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Summary

Add support to the compiler to override the default allocator, allowing a different allocator to be used by default in Rust programs. Additionally, also switch the default allocator for dynamic libraries and static libraries to using the system malloc instead of jemalloc.

Note: this RFC has been superseded by RFC 1974.

Motivation

Note that this issue was discussed quite a bit in the past, and the meat of this RFC draws from Niko's post.

Currently all Rust programs by default use jemalloc for an allocator because it is a fairly reasonable default as it is commonly much faster than the default system allocator. This is not desirable, however, when embedding Rust code into other runtimes. Using jemalloc implies that Rust will be using one allocator while the host application (e.g. Ruby, Firefox, etc) will be using a separate allocator. Having two allocators in one process generally hurts performance and is not recommended, so the Rust toolchain needs to provide a method to configure the allocator.

In addition to using an entirely separate allocator altogether, some Rust programs may want to simply instrument allocations or shim in additional functionality (such as memory tracking statistics). This is currently quite difficult to do, and would be accomodated with a custom allocation scheme.

Detailed design

The high level design can be found in this gist, but this RFC intends to expound on the idea to make it more concrete in terms of what the compiler implementation will look like. A sample implementaiton is available of this section.

High level design

The design of this RFC from 10,000 feet (referred to below), which was previously outlined looks like:

  1. Define a set of symbols which correspond to the APIs specified in alloc::heap. The liballoc library will call these symbols directly. Note that this means that each of the symbols take information like the size of allocations and such.
  2. Create two shim libraries which implement these allocation-related functions. Each shim is shipped with the compiler in the form of a static library. One shim will redirect to the system allocator, the other shim will bundle a jemalloc build along with Rust shims to redirect to jemalloc.
  3. Intermediate artifacts (rlibs) do not resolve this dependency, they're just left dangling.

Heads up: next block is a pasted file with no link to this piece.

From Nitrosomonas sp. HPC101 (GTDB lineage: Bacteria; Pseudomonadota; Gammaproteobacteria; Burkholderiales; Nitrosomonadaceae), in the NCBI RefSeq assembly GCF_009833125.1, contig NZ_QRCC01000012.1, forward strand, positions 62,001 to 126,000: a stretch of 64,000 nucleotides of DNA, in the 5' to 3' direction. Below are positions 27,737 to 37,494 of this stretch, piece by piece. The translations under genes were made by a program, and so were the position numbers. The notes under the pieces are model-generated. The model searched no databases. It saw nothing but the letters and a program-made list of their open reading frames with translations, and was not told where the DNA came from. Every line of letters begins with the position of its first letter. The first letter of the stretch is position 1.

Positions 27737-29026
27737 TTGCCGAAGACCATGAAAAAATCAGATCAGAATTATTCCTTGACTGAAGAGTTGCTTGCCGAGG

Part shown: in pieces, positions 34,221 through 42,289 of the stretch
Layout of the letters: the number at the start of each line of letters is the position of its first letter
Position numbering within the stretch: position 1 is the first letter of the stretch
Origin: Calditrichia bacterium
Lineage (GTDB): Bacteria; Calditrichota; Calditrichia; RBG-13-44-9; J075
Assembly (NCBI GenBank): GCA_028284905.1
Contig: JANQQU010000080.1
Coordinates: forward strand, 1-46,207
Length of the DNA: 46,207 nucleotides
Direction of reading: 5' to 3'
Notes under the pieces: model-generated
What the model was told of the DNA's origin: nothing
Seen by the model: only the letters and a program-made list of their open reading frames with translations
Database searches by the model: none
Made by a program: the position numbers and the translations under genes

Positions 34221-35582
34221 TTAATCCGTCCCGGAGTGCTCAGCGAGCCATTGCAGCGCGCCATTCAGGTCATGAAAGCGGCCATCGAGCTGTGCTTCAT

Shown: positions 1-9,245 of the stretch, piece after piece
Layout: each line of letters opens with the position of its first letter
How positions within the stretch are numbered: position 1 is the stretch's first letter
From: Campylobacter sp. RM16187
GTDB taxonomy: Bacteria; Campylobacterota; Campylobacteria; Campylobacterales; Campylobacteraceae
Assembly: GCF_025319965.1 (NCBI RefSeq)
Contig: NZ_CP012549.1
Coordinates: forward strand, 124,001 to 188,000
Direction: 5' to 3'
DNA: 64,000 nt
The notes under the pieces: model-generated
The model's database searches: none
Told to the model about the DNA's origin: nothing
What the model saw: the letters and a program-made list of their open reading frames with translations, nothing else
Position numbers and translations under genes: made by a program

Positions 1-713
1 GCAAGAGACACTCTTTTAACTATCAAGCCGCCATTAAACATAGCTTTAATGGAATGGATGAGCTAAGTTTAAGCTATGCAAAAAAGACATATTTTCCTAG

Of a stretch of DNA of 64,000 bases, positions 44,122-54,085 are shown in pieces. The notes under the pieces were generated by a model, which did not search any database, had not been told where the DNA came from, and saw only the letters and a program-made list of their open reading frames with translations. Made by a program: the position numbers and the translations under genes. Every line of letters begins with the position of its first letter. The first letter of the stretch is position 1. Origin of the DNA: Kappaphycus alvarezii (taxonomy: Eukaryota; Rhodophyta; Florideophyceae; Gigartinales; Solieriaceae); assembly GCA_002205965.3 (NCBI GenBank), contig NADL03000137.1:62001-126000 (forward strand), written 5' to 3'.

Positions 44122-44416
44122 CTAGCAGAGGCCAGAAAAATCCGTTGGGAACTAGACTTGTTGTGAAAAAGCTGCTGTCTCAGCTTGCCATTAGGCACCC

4. When producing a "final artifact", rustc by default links in one of two shims:
    • If we're producing a staticlib or a dylib, link the system shim.
    • If we're producing an exe and all dependencies are rlibs link the jemalloc shim.

The final link step will be optional, and one could link in any compliant allocator at that time if so desired.

New Attributes

Two new unstable attributes will be added to the compiler:

  • #![needs_allocator] indicates that a library requires the "allocation symbols" to link successfully. This attribute will be attached to liballoc and no other library should need to be tagged as such. Additionally, most crates don't need to worry about this attribute as they'll transitively link to liballoc.
  • #![allocator] indicates that a crate is an allocator crate. This is currently also used for tagging FFI functions as an "allocation function" to leverage more LLVM optimizations as well.

All crates implementing the Rust allocation API must be tagged with #![allocator] to get properly recognized and handled.

New Crates

Two new unstable crates will be added to the standard distribution:

  • alloc_system is a crate that will be tagged with #![allocator] and will redirect allocation requests to the system allocator.
  • alloc_jemalloc is another allocator crate that will bundle a static copy of jemalloc to redirect allocations to.

Both crates will be available to link to manually, but they will not be available in stable Rust to start out.

Allocation functions

Each crate tagged #![allocator] is expected to provide the full suite of allocation functions used by Rust, defined as:

extern {
    fn __rust_allocate(size: usize, align: usize) -> *mut u8;
    fn __rust_deallocate(ptr: *mut u8, old_size: usize, align: usize);
    fn __rust_reallocate(ptr: *mut u8, old_size: usize, size: usize,
                         align: usize) -> *mut u8;
    fn __rust_reallocate_inplace(ptr: *mut u8, old_size: usize, size: usize,
                                 align: usize) -> usize;
    fn __rust_usable_size(size: usize, align: usize) -> usize;
}

The exact API of all these symbols is considered unstable (hence the leading __). This otherwise currently maps to what liballoc expects today. The compiler will not currently typecheck #![allocator] crates to ensure these symbols are defined and have the correct signature.

Also note that to define the above API in a Rust crate it would look something like:

#[no_mangle]
pub extern fn __rust_allocate(size: usize, align: usize) -> *mut u8 {
    /* ... */
}

Limitations of #![allocator]

Allocator crates (those tagged with #![allocator]) are not allowed to transitively depend on a crate which is tagged with #![needs_allocator]. This would introduce a circular dependency which is difficult to link and is highly likely to otherwise just lead to infinite recursion.